The perks associated with having a credit card are well documented – it can help with anything from cash flow issues to large purchases, and can also boost your credit score. So what’s not to like?
In some cases, the temptation of spending too much of tomorrow’s money today can be too strong, and people frequently let their spending get out of hand, accumulating large debts, followed by interest on top of the debt. Defaulting on payments can then lead to poor credit, making it almost impossible to secure a bank loan or a mortgage for some years.
It’s worth exploring the cards available to you, you can see top cards here and this article explores and highlights some simple tips on how to use your credit card responsibly and how to avoid bad experiences.
Pay off your balance as soon as possible
While this may seem obvious, many people often pay the minimum amount required each month, which can be as little as a few dollars, depending on the size of the bill.
If you have payments which remain outstanding for too long, interest fees will begin to be added to the bill, meaning you’ll end up re-paying more than you initially spent on your purchases. The best option is to pay off your balance within the month each month – that way, you’ll avoid paying interest.
Only buy what you need
Making large, frivolous purchases can be a tempting option with your new credit card, but it usually comes back to haunt you.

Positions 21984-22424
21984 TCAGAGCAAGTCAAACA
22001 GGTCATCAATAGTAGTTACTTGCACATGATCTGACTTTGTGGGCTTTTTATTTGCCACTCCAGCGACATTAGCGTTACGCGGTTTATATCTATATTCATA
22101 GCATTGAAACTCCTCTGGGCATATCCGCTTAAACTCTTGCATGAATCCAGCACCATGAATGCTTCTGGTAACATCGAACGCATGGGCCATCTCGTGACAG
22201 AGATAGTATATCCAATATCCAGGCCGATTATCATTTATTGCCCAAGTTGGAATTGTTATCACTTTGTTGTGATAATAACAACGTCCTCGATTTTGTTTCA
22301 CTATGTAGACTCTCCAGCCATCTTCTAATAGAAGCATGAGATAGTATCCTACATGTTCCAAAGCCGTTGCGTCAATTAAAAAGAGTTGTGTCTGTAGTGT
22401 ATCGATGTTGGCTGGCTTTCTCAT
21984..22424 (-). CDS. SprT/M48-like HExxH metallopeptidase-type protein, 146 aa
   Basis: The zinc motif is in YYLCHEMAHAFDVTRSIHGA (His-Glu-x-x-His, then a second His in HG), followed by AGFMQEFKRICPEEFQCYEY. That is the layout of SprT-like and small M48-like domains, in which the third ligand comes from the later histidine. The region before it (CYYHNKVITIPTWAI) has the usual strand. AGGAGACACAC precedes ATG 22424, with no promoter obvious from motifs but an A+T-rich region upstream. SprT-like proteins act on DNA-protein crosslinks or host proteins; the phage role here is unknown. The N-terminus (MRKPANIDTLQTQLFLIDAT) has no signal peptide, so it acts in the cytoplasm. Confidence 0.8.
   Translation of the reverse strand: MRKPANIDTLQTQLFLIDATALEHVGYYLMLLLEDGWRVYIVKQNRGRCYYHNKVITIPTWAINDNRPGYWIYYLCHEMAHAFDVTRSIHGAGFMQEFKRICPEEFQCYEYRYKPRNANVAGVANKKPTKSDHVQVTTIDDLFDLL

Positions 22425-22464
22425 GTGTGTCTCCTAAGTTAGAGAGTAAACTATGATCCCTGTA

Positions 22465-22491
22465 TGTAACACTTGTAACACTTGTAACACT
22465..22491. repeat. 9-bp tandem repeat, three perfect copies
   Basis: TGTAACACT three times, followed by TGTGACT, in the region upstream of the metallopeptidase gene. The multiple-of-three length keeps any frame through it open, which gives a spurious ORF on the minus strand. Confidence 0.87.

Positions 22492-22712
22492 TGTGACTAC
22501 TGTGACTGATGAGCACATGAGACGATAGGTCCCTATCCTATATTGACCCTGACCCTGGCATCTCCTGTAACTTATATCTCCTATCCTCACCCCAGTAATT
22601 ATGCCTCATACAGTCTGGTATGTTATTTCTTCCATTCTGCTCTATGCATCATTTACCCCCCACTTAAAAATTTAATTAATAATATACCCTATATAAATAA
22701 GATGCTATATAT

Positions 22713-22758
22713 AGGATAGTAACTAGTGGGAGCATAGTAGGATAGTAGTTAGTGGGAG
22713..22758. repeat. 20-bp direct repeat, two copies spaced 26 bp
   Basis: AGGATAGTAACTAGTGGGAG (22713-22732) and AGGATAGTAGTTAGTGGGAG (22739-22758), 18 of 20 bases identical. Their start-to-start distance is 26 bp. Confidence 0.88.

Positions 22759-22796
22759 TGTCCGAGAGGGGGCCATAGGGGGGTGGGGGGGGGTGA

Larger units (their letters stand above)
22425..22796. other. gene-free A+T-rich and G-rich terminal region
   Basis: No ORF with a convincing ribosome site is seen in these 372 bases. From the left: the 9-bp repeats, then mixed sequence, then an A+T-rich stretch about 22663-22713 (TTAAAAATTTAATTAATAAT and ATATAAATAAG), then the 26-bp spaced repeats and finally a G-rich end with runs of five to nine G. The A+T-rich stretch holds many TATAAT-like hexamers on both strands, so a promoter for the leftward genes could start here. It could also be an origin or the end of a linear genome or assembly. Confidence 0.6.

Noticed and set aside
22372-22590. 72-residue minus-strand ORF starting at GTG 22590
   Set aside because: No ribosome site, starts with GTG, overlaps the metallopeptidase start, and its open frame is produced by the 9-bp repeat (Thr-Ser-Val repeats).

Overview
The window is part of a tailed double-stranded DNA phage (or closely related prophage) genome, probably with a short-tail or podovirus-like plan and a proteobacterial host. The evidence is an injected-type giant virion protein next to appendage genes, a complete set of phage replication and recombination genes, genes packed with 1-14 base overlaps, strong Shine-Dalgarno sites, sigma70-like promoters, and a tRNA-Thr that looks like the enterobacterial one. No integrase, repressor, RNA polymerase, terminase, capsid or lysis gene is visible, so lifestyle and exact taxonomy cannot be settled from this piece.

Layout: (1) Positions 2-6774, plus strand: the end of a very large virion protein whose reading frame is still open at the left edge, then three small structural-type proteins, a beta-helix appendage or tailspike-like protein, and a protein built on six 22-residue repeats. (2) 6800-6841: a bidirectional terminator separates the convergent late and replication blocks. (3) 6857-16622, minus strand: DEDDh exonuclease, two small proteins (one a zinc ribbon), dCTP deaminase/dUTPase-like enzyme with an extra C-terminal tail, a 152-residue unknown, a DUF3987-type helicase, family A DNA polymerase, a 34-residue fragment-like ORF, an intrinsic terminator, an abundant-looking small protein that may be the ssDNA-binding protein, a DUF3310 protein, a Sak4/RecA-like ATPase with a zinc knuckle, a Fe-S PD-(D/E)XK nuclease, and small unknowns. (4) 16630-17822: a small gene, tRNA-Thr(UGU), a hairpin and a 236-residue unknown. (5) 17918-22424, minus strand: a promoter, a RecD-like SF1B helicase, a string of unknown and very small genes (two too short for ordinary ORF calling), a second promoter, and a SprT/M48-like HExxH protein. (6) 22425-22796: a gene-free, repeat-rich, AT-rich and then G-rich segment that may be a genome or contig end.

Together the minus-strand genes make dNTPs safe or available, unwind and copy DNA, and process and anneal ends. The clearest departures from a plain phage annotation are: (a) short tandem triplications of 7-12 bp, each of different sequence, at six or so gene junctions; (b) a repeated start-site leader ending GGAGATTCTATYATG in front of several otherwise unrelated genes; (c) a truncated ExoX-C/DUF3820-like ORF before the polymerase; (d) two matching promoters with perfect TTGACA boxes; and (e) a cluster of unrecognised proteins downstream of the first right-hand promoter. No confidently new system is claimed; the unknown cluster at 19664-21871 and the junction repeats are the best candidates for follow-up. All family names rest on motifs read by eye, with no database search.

Using your card for smaller, more repayable purchases such as fuel or groceries will leave you with less to pay back, reduced debt, no interest, and a healthy credit score.
Set personal limits
Another handy tip is to set yourself a limit. For example, if you vow to spend only $100 a month on your card (regardless of the card’s limit), don’t exceed it. Again, this will ensure no nasty surprises end up on your bill and gives you a reasonably small amount to pay back.
As a rule of thumb, never rack up a credit card bill which is bigger than the amount of money you have in your current account.
If your credit card provider offers to increase your limit at any point, you have the right to decline and keep your card’s limit to a reasonable amount, meaning you’ll be able to keep your spending to a strict minimum.
Never skip a payment
While using a credit card responsibly boosts your credit score, the opposite is also true. Missing a payment altogether usually results in late fees, penalty interest rates, and a can make a huge dent in your credit score.
This means that lenders will not look favourably upon you if ever you need significant investment, such as a loan or mortgage from any reputable high street bank or building society.